UPS set to roll out price hikes for larger parcel packages

Effective Tuesday, June 4, UPS will begin to implement rate increases for large packages moving through its parcel network.

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Effective Tuesday, June 4, UPS will begin to implement rate increases for large packages moving through its parcel network.

These charges, which were initially announced by the company last October, call for an increase for Over Maximum Limits and the Oversize Pallet Handling Surcharge to increase by $150, from $500 to $600, as well as s new Shipping Charge Correction Audit Fee.

UPS said the audit fee will be assessed if the average shipping charge correction in an invoice week is more than $5, with the fee being the greater of $1 per package, or 6% of the total cost, that is subject to a shipping charge correction (SCC) or the total amount of the shipping charge.

A parcel management consultant told LM that the driver for these rate increases stem from various factors.

“These oversized packages don’t belong in the UPS small parcel network,” said John Haber, CEO of Atlanta-based Spend Management Experts. “They belong in the UPS LTL (less-than-truckload) network, which is for more palletized types of freight. What UPS has been communicating [to shippers] is ‘we don’t want this stuff in our network, and if it is there we are going to charge you a lot of money.’ Customers obviously have not been getting the message close enough.”

UPS’s “overmax” charge was previously $150 and during peak season last year it went up to $500, for every time a shipper sent an oversized package through its network, which is now heading up to $650 as of June 4.

Haber said this is a surcharge only, meaning it does not take freight and fuel costs into account.

“That same shipment could move via LTL even as a residential delivery for half the cost,” he said. “It is really e-commerce that is driving it.”

As to the reasons why shippers continue to send these too large shipments through the UPS parcel network, Haber says it comes down a matter of if they are paying attention to their invoices, with a top takeaway being that not enough appear to be.

And it results in a combination of shippers not looking at their invoices on a weekly basis and seeing these charges come across, coupled with company-specific business rules for packages weighing a certain amount needed to be shipped parcel and LTL if it is a heavier weight.

“That type of policy may only be in place for a physical weight of a package and not taking into account the dimensional weight,” noted Haber. “They are not manifesting the weight of the packages or do not understand that when you have certain dimensions it is going to bill out at more than 150 pounds once it dimensionalizes. They may think they are following the [UPS] policy, because there are different ways to fill a weight…but they just may not know it. And if you are not monitoring it to make sure you are not getting these packages in your network, you don’t know about these charges…and they may continue for some shippers until they are asked why costs are escalating quickly.”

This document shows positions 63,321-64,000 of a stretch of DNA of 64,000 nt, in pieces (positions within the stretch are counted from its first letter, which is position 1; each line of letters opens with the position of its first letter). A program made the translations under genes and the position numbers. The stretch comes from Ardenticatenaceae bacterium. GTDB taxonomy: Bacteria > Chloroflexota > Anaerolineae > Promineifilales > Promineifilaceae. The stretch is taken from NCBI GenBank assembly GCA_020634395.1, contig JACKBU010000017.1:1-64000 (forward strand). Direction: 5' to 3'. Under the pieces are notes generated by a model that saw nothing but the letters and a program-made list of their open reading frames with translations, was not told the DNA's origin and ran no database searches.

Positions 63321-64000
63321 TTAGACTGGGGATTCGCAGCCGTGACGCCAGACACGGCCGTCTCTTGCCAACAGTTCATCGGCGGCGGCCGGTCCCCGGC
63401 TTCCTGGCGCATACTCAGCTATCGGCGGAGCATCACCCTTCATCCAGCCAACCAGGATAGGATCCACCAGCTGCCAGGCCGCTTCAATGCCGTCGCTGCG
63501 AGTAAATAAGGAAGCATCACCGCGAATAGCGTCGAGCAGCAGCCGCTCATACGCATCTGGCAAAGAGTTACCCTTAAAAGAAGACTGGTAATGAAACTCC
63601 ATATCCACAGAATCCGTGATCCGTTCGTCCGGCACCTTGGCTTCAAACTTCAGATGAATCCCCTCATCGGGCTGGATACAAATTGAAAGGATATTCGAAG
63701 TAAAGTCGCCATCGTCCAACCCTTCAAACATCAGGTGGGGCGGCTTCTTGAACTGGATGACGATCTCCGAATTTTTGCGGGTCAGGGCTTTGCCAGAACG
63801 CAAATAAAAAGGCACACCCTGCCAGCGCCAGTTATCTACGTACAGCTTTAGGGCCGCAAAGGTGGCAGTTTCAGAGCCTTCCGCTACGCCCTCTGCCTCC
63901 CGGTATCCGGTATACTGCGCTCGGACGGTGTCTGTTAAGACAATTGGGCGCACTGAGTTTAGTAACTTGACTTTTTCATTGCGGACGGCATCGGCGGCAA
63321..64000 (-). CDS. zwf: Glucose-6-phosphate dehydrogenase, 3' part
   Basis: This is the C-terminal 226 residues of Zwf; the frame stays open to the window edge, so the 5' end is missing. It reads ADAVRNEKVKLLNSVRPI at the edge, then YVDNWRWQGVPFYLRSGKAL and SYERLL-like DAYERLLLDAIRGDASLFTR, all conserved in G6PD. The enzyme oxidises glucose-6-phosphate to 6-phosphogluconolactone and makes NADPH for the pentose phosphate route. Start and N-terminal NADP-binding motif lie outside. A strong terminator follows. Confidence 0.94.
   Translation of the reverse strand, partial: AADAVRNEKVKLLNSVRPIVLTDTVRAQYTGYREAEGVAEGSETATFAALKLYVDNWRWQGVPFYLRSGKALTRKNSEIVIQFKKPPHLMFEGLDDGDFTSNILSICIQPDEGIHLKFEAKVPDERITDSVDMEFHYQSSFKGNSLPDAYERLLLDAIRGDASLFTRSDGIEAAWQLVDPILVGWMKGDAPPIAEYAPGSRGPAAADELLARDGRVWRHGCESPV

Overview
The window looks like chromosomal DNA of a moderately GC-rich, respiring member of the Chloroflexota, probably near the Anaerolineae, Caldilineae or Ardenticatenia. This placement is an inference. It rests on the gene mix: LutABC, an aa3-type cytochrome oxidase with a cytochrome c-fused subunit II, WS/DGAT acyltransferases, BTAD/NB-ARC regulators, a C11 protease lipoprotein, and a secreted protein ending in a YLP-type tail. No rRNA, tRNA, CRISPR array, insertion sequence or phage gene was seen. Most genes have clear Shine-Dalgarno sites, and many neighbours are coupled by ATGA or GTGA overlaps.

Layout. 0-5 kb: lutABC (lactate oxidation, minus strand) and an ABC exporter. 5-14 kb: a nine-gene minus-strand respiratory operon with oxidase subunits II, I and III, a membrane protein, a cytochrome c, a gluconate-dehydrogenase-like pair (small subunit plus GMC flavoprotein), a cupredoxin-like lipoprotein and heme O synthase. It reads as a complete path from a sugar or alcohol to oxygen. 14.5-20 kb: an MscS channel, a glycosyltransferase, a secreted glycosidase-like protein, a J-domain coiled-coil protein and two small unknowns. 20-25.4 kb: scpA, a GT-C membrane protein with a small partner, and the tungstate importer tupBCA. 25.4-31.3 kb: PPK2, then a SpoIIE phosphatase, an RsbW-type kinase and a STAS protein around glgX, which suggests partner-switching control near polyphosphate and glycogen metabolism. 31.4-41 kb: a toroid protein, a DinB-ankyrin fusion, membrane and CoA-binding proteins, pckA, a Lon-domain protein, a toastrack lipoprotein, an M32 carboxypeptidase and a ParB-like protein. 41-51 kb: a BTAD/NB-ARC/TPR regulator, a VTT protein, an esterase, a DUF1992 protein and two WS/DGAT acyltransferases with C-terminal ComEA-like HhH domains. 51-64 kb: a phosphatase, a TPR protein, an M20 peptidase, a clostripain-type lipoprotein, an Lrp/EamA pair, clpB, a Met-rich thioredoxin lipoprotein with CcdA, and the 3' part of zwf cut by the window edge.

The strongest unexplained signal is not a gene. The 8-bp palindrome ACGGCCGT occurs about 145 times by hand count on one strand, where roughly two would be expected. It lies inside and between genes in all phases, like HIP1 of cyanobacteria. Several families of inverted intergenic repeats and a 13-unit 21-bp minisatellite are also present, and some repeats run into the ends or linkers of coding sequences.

But he also explained other shippers are more sophisticated in their approach and are proactively making plans to remove larger shipments out of their networks.

“We provide them a forecast of what it is going to cost, with the charge going from $150 to $500 and now it is going up to $650, and we are saying this is how many packages you have shipped so far in 2018 and here is the cost increase,” he said. “We are giving them the information to make the needed adjustments.”

These types of shipments, according to Haber, represent less than 5% of the total amount of shipments moving through the UPS parcel network annually. Because these shipments are too large, they have to move through an irregular facility for larger packages, which are handled manually and require additional costs.

An impact analysis of the shipping charge corrections for this rate increase conducted by San Diego-based parcel consultancy found that while nearly all UPS shippers are impacted at some level, the firm are forecasting significant impact on a relatively small set of customers.  

The average increase for all UPS customers is 0.7%,”said Shipware President and CEO “However, some shippers are in the low double digits. Still, we’re showing projected increases into the hundreds of thousands of dollars per year for some clients. We have seen UPS affect shippers’ behavior in recent years through pricing action. Dimensional pricing was designed not just as a way to enhance revenue, but more importantly, as the primary way to get shippers to more densely [pack] freight. Smaller boxes means more packages on existing truck and aircraft assets.” 

Martinez added that similarly, egregious rate hikes on certain package profiles have resulted in shippers tendering those packages to alternative carriers. And he noted hat the third-party billing fee has curbed the use of that billing option, which adds to UPS operating costs.

“The latest shipping charge correction surcharge will similarly force shippers to more accurately weigh and dimensionalize packages,” said Martinez.


About the Author

Jeff Berman, Group News Editor
Jeff Berman is Group News Editor for Logistics Management, Modern Materials Handling, and Supply Chain Management Review. Jeff works and lives in Cape Elizabeth, Maine, where he covers all aspects of the supply chain, logistics, freight transportation, and materials handling sectors on a daily basis. Contact Jeff Berman

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Article Topics

e-commerce · parcel · Parcel Express · rates · RATES · UPS · All Topics
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